It is in the PL/SQL that there is logic occurring - I do call the same SP tons of times, but I then want to be able to use PL/SQL optimisations such as FORALL, BULK COLLECT, reduce the number of commits, and the like.  There is a commit after each SP run, because otherwise the nature of the application means that application deadlocks occur; however, there is a way (I think) to be smart about the part that is likely to deadlock (performing a sort on the array first, then applying the updates in the sorted order, and then cannot get a deadlock theoretically), and then do FORALL insert for the second part of the stored procedure.

    I suppose I could implement the single round trip, passing in an array (and put a commit into the SP) - and that will reduce round trips, so boost performance, but it will not reduce the number of commits that I am doing - and Oracle tells me that too frequent commits are not good for performance. I already have code in my framework which does this - when doing a simple INSERT INTO.

    Good to hear that OTT not explicitly needed - and VARRAY sounds like the approach to try first.

  • ddevienne
    ddevienne Member Posts: 199

    Binding collection to right-hand-side of WHERE num_col in (:1) clause?

    Gives some info on binding a VArray in a where clause, which should be no different from binding it for your stored proc.

    We wrap OCI in our own C++ helper layer, so I can't share raw OCI code that demonstrate how it's done, but if you get stuck, and share you own code, I'll try to help.

    Good luck.

    PS: Regarding your latest comment, remove the commit from the SP, and do it explicitly after executing the N calls. Unless your SP uses an autonomous transaction (few SPs should), all your inserts are visible across calls, since in the same session, and you can explicitly commit whenever you want, from the client side. IMHO, it's always better to wrap the transaction explicitly on the client side, rather than "auto-commit" in your SP. That way you both avoid RTs and too many COMMITs. Yes, having an SP taking collections arg opens the doors to more performance and optimum server-side processing, so by all means, you should pursue that as well, but the array exec + explicit commit from the client side is simpler IMHO, and easier to implement. My $0.02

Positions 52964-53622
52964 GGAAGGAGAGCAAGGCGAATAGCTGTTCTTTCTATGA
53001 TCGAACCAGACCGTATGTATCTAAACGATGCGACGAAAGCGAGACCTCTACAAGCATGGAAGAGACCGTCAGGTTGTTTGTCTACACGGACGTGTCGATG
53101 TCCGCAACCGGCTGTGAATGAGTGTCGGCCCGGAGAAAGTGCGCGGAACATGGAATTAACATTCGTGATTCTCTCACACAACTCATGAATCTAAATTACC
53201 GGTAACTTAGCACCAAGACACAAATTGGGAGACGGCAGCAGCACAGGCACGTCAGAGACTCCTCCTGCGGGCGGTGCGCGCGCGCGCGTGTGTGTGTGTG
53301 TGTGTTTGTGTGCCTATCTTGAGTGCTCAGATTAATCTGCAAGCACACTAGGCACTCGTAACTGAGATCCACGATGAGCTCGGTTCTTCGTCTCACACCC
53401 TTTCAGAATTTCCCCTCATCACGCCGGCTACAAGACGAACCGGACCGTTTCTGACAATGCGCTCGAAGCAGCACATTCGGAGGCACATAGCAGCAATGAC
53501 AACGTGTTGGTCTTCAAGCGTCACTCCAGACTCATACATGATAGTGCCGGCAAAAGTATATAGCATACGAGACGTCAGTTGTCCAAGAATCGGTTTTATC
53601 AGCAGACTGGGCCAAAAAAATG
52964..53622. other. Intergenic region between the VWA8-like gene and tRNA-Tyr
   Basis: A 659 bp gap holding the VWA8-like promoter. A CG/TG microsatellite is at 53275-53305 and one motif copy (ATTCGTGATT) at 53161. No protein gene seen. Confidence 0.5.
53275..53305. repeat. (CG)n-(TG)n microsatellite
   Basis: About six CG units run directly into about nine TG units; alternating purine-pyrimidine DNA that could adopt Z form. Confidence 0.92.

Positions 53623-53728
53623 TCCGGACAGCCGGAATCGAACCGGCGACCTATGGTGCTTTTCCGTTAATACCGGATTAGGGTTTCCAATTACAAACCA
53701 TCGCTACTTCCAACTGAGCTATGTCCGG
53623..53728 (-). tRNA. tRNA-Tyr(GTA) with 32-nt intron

ddevienne
  • MLVJ
    MLVJ Member Posts: 3

    Much appreciated, DD.

    There is a reason for having a commit in the SP - which is to reduce deadlocks - these thousands of transactions per second are distributed over several client applications running active-active, and multi-threaded, so it is possible for row A to be updated by application 1, then row B by application 1, then row B by application 2, then row A by application 2, resulting in your classic deadlock.

    My thought about reducing commits was to wait until we get (say) a batch of 1000 updates, then sort the records, so any update will always do row A, then row B, and so on, and thereby avoid deadlocks.

    So from your experience, a quick win will be to:

    * Batch the updates <need to do this in any case for all solutions>

    * Sort the updates in record order to avoid deadlocks <need to do this in any case for all solutions>

    * Change the existing "execute SP once" to "execute SP many times, here is an array of struct"

    * Handle row by row failures appropriately <need to do this in any case for all solutions>

    Naturally, this is only dealing with the classic type of deadlock - we also get instant-fail deadlocks due to some sort of other issue, and we just immediately retry those transactions.